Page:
For ethnicities, that commonly have dark circles around their eyes, their bone structure is different.  Typically the cheek bone is weaker, and they have something called a "negative vector eye" which means the eyeball is protruding past the cheekbone.  This causes the lower half of the eyeball to be exposed and the lower eyelid is essentially hugging the bottom curvature of the eyeball.  The more hollow they are, the more lower eyelid is "hugging" the eyeball.  Perhaps, in youth your lower eyelid was not hugging at all or perhaps only 1/8" which is acceptable.  Once it starts hugging about 1/4" or longer, then the darkness really starts to become noticeable.  Another observation is that a deep wrinkle will form between the hugging portion of the lower eyelid and the remainder of the lower eyelid skin.

I have applied Dr. Meronk's upper eyelid techniques since 2006, and only recently started applying the lower eyelid techniques for fear of creating eyebags.  Since I am only in the early stages of using the technique, I wait a while before I give ruther thoughts on it.  You can see for yourself, what Dr. Meronk was doing, and I think he was ahead of his time.  


Dr. Yang

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New York Facial Plastic Surgeon
4.8 out of 5 stars 30 reviews

Deep tear troughs and dark eyelid pigmentation

Unfortunately, dark circles can be a problem at any age. They can be due to any or all of 5 factors:

1. Shadowing from congenital or acquired (via bone and fat resorption as we age) volume deficits
2. Rubbing the eyes, for example, if one has allergic conjunctivitis or atopic or contact dermatitis, which can cause the skin to hyperpigment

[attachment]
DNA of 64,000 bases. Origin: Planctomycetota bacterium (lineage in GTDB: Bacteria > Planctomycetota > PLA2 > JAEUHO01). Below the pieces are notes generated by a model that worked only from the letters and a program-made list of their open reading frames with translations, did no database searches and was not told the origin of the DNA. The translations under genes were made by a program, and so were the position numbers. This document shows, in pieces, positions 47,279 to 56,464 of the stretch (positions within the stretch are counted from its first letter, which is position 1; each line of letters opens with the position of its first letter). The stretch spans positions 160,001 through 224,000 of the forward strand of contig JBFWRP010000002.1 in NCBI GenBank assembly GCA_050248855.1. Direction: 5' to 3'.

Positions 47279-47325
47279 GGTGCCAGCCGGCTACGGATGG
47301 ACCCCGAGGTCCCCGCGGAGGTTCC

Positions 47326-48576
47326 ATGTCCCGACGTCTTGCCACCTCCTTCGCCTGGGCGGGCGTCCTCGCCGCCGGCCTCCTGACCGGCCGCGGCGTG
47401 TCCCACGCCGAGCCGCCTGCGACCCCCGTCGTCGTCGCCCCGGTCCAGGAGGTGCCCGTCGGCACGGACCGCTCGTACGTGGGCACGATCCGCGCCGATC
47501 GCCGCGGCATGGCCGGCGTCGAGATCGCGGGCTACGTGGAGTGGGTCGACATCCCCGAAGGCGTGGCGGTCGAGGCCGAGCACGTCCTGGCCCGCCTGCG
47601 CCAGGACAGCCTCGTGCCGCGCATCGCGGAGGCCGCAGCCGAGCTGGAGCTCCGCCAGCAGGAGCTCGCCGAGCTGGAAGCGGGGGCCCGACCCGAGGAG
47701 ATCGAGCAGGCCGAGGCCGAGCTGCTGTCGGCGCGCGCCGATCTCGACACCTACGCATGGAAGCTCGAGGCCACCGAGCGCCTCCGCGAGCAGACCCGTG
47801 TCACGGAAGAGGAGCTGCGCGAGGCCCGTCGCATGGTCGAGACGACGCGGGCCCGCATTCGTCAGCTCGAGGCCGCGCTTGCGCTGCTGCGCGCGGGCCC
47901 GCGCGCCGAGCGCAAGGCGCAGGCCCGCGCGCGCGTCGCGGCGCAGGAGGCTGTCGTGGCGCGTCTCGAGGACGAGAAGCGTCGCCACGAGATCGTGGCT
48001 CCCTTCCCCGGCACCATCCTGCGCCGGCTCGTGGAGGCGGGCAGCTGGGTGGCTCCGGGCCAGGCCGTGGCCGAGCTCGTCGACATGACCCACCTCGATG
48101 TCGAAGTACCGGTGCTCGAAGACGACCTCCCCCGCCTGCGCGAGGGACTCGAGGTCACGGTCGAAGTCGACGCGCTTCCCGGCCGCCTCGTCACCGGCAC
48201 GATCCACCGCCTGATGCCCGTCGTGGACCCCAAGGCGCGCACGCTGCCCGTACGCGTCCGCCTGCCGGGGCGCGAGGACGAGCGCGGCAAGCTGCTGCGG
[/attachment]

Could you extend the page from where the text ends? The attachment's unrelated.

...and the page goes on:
3. Thin skin, usually from aging and/or sun exposure, which allows the tiny blood vessels to show through
4. A defective orbital septum, which allows fat to protrude and therefore creates a shadow
5. Excessive stremgth of the medial fibers, nearest the eye, of the periorbital muscle, such that when one smiles, a shadow is created from the bunched-up fibers.

Only an in-person evaluation can determine which factors are operative in your case, but each can be treated successfully. If the first cause is part or all of the problem, Restylane or Beletero (rather than Juvederm) may help. The second and third factors can be treated with topical retinoids and antinflammatories, and addressing any allergies or irritants. The fourth factor is best treated through plastic surgery, although I have seen patients who do not wish to have surgery improve with dermal fillers. The last factor can be mediated with just 2 to 4 units of Botox.

Based upon your photo only, you may have the first, second and fifth factors contributing to your problem.

I hope this is helpful to you. If you have any further questions, please let me know.

All the best! Dr. Clark

Sheryl D. Clark, MD
New York Dermatologist
5.0 out of 5 stars 7 reviews


Your condition might be genetic, particularly, if at least one of your parents has it as well. Very often it is a combination of undereye hollowing, thin skin and some pigmentation. Using filler like Restylane under the eyes improves the contour of the eyes and takes away shadowing that causes dark circles. We might also recommend intense pulse light and hydroquinone to treat the dark pigment.

Joseph A. Eviatar, MD, FACS
New York Oculoplastic Surgeon
4.8 out of 5 stars 62 reviews

Tear trough treatment

For you I would recommend smoothing out your tear troughs with restylane.  In my experience this is the best, non-surgical, solution.  It is easy to have done and is reversable if your are not happy with the results.

Jessica Lattman, MD
New York Oculoplastic Surgeon
5.0 out of 5 stars 26 reviews

Deep Tear-Troughs


Tear-troughs are a major factor causing dark circles under the eyes because they fall into shadows.  Filling out the tear-trough prevents the shadow and reshapes the area so that the opposite occurs, light catches the area and makes it a bright area.